Let’s look at the orthodox church’s stance on divorce
First, let’s discuss how the Orthodox Church views divorce. This church recognizes that marriages are not without fault and may end in divorce. In fact, St. Paul compares marriage to Christ and the Church. In addition, Jesus defends marriage as a sanctity and only permits divorce when the marriage becomes unnatural or sinful. In other words, the Orthodox Church does not support the practice of divorce out of concern for the integrity of the marriage.
Orthodox doctrine does not recognize Christian matrimony as indissoluble, despite what many Catholics believe. However, the Church does recognize that a second marriage is an aberration of Christian statute. In addition, orthodox teaching on marriage encourages steadfastness until death. Finally, Orthodox history reveals that divorce with right to remarry can be traced back to the sixth century, when Eastern Emperors began passing laws on marriage without the approval of Rome.
The Church does not allow divorce out of love, but does tolerate it when the couple is living apart. Divorce is a grave sin and requires the approval of a Spiritual Court. After a petition is filed, the Church will then review the case. Even people who are divorced but still remain faithful to the Church should not sponsor a Baptism or a wedding.
Is it strict or is it pastoral?
There are two sides of the question: the orthodox church is strict and the other side is pastoral. The former is the most common. In many ways, the orthodox church is both. Canons are guidelines that must be observed within the context of the Church’s ecclesiastical authority. The latter is more flexible. Often, a synod’s canons are not considered to be “legislation,” but pastoral guidelines.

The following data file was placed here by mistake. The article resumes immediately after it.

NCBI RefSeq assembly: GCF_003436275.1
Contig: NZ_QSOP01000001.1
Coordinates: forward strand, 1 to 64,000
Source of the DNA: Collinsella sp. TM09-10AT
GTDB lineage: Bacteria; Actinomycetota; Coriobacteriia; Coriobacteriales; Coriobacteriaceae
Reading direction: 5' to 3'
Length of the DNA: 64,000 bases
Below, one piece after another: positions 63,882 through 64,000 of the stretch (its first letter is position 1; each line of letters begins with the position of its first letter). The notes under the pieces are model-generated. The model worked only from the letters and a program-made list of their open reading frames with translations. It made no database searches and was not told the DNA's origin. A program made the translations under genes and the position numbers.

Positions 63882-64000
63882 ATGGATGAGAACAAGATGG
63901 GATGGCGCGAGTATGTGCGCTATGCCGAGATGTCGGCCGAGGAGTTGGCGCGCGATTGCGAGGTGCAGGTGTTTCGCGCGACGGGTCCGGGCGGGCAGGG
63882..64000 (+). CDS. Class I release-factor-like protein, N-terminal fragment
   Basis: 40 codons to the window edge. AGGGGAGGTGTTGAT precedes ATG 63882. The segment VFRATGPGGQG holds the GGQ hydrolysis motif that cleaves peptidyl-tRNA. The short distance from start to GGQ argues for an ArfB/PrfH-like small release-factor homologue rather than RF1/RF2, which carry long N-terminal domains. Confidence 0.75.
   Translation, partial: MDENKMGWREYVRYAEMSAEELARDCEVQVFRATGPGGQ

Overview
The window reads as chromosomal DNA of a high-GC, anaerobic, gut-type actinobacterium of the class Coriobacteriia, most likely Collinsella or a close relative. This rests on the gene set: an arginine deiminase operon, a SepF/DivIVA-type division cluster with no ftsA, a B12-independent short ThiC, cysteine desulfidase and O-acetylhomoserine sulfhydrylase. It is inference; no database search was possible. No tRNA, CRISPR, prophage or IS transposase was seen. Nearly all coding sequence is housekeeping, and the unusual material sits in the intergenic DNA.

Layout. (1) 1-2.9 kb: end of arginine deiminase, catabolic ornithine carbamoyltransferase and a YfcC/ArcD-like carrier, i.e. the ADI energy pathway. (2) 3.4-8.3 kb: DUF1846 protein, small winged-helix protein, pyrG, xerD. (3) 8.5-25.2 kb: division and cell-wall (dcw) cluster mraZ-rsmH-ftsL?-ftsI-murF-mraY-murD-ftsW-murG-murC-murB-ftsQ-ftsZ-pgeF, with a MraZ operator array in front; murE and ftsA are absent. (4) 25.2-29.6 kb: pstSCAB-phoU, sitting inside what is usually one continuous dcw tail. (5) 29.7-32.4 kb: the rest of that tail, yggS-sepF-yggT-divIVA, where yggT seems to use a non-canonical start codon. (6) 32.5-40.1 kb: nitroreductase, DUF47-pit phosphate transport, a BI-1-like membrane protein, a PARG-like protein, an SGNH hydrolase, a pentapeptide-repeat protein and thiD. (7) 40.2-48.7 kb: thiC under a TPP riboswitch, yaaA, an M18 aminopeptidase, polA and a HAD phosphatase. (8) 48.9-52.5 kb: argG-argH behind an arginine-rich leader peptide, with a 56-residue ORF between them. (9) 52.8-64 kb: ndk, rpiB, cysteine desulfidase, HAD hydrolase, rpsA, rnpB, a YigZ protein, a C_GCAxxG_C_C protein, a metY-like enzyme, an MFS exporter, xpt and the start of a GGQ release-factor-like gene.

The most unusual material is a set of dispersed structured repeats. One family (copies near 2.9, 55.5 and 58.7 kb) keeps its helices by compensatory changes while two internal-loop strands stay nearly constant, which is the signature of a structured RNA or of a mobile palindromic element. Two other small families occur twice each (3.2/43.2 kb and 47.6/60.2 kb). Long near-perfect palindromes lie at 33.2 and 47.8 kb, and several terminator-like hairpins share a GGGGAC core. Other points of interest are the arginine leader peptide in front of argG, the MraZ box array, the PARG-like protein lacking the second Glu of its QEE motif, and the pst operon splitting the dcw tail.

The Synopsis of Holy Scripture is a text from the fourth or fifth century, incorrectly attributed to St. Athanasius. It covers three categories of books: canonized, disputed, and apocryphal. It refers to the canonical books as well as the Apocrypha and deuterocanonical books. The Synopsis also makes reference to the “Antilegomena”, which corresponds to the deuterocanonical books. These books were prohibited to be read outside the Eucharist.
Orthodox Christianity places great importance on the truth of God. Jesus Christ is the center of salvation. The body of Christ is sacred, and it is equated with the relics of the saints. This reflects how sacred the body is to the Christian faith. In addition, every symbol has a meaning. In Orthodox Christianity, the divine truth is based on Christ. As such, all truth and beauty have their origin in Christ.
Is there a commission of love reserved for those who are divorced?
The Theological Commission has recommended that churches extend grace and forgiveness to those who are divorced. However, not all RCA churches have adopted this recommendation, and many still feel divorced people are treated like second-class citizens. A church’s treatment of a divorced pastor may indicate full acceptance and inclusion. Alternatively, it may reflect a resentment toward the church that welcomes divorced people.
The Church has an obligation to be a fellowship for those who have been divorced. The Bible encourages marriage, but also offers forgiveness when marriages fail. It does not categorize people according to their guilt or innocence, because marriage failure is often a result of two people’s sins. All divorced people should be eligible for remarriage. However, there are some congregations that have not yet developed the grace and forgiveness that the church owes divorced people.
The Seventh-day Adventist Church has also studied marriage, divorce, and remarriage. The research has been designed to clarify the Church’s understanding of God’s will for marriage. Through its study of marriage, the Commission on Marriage and Divorce provides instruction and direction for church members and ministers. The commission’s mission continues to study these issues. In the meantime, these two topics have a profound impact on a church’s life.